An Allen High School teacher is finally saying goodbye after spending nearly 50 years in a classroom.
Carole Jernigan has been a teacher for 46 years, most of that at Allen High School.
She started her career teaching women how to be good wives and cooks; now she's teaching them how to be educators and businesswomen.
How long is 46 years for a teacher? Some of Mrs. Jernigan's students started dating in her class, then got married later on in life and had kids that she then taught in high school.
Two of her former students are now fellow teachers at Allen High School. Current students said they want to become teachers because of her, calling her an "inspiration."
Two-thirds of Carole Jernigan's life has been inside of a classroom. She got older and wiser over the years, her hair — as evidenced by her annual yearbook photos — got smaller.
"We had a saying in the south, the higher the hair the closer to heaven," she said with a laugh, as she looked through a giant memory book she assembled this year.
Jernigan started teaching in Missouri back in 1967. She taught cooking, cleaning and sewing.
"It was the women stayed at home, the men took care of working and the family. And that has definitely changed," she said. "And I'm proud of that. That's great to see."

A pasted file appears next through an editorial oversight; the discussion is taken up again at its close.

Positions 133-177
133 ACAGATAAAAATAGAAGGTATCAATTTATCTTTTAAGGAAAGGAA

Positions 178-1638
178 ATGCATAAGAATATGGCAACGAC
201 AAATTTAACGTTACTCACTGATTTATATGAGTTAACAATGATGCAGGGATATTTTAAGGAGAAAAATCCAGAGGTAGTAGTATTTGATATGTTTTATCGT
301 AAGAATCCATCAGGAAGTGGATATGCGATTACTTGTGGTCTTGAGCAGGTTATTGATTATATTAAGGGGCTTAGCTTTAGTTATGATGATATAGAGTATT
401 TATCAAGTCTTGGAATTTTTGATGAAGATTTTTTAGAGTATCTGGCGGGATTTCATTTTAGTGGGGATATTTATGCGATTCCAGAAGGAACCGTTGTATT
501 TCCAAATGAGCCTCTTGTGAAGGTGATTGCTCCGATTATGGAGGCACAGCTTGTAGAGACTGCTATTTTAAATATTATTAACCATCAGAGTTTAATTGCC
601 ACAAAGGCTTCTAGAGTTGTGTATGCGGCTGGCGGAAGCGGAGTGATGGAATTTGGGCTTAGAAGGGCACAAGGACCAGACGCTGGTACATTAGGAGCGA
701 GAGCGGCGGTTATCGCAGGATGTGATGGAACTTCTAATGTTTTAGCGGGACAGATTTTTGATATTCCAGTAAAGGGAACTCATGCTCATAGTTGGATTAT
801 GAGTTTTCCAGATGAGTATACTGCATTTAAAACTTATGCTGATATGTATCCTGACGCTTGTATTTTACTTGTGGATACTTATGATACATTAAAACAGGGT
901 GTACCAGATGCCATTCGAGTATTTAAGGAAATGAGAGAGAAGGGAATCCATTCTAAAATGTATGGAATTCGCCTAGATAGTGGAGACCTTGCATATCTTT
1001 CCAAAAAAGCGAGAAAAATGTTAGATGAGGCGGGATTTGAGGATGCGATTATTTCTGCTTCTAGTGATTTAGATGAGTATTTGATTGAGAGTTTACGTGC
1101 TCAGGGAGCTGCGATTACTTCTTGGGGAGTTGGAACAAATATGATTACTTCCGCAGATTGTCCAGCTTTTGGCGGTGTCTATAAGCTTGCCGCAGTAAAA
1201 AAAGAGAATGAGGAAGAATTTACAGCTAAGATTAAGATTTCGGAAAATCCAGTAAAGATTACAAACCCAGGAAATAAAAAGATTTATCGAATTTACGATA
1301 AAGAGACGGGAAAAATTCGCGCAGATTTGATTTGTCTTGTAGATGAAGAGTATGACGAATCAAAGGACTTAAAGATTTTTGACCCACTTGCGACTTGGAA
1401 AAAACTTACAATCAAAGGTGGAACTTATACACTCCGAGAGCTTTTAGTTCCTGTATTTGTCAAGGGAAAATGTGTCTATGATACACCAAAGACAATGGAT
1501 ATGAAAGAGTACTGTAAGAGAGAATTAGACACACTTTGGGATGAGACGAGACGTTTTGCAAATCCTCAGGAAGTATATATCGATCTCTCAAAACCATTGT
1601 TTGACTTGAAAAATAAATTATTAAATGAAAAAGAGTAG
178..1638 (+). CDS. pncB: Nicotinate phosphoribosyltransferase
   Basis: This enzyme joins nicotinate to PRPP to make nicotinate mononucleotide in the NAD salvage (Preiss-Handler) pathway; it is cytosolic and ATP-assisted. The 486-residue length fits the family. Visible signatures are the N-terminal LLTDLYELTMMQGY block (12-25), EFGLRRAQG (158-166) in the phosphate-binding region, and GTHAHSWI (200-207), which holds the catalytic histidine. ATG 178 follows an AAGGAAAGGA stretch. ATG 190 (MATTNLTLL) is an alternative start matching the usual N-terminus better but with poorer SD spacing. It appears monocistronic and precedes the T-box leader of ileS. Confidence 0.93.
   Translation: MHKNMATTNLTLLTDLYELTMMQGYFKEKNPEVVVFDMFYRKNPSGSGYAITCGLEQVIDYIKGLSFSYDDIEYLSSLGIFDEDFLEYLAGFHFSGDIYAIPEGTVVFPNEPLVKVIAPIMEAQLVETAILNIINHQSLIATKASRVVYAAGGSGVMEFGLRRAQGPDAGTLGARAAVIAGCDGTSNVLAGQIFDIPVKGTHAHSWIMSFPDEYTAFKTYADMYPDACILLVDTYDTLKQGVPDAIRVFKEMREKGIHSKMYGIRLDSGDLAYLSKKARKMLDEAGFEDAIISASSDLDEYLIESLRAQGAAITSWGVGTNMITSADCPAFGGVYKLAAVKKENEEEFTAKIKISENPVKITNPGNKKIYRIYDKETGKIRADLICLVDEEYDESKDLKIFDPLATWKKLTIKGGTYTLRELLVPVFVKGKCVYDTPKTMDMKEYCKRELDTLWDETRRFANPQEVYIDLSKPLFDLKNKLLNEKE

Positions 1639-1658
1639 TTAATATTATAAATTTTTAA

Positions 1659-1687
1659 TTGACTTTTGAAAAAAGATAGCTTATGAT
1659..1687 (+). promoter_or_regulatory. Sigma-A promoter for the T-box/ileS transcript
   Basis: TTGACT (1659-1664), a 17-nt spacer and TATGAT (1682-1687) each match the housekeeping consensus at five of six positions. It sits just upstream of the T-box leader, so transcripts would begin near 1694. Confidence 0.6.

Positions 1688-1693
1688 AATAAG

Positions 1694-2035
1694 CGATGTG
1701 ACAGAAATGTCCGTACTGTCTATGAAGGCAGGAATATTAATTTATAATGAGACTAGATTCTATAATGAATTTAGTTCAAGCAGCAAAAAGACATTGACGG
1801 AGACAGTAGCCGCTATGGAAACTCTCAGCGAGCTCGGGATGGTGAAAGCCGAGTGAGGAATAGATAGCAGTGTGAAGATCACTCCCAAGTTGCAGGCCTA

For the past 29 years, she's called Allen High School home.
"Being a teacher has kept me young. That’s the neat thing about teaching," she said. "You’re connected to the kids, they keep you current, they keep you up on things. There’s a connection there."
Along the way, she stopped riding motorcycles, started gardening, and her memory book kept getting bigger.
"People say why have you taught so long? The reason is I love the kids," she said. "They’re energetic, they’re creative, they just want to absorb information."
She now teaches teens who want to grow up to become teachers.
"It's really showed me that it can be enjoyable, and people really do love teaching. It pushed me to want to be like her and be able to teach kids," said 15-year-old sophomore Jena Stratton, part of Mrs. Jernigan's Education in Training class.
When the classroom lights go out for the last time Friday, Jernigan said she'll let out a bittersweet smile.
"I'm relieved in some ways, because after 46 years in a classroom, I'm a bit tired. But I know that it'll be even harder at the beginning of next year, when I don't have to report to school," she said.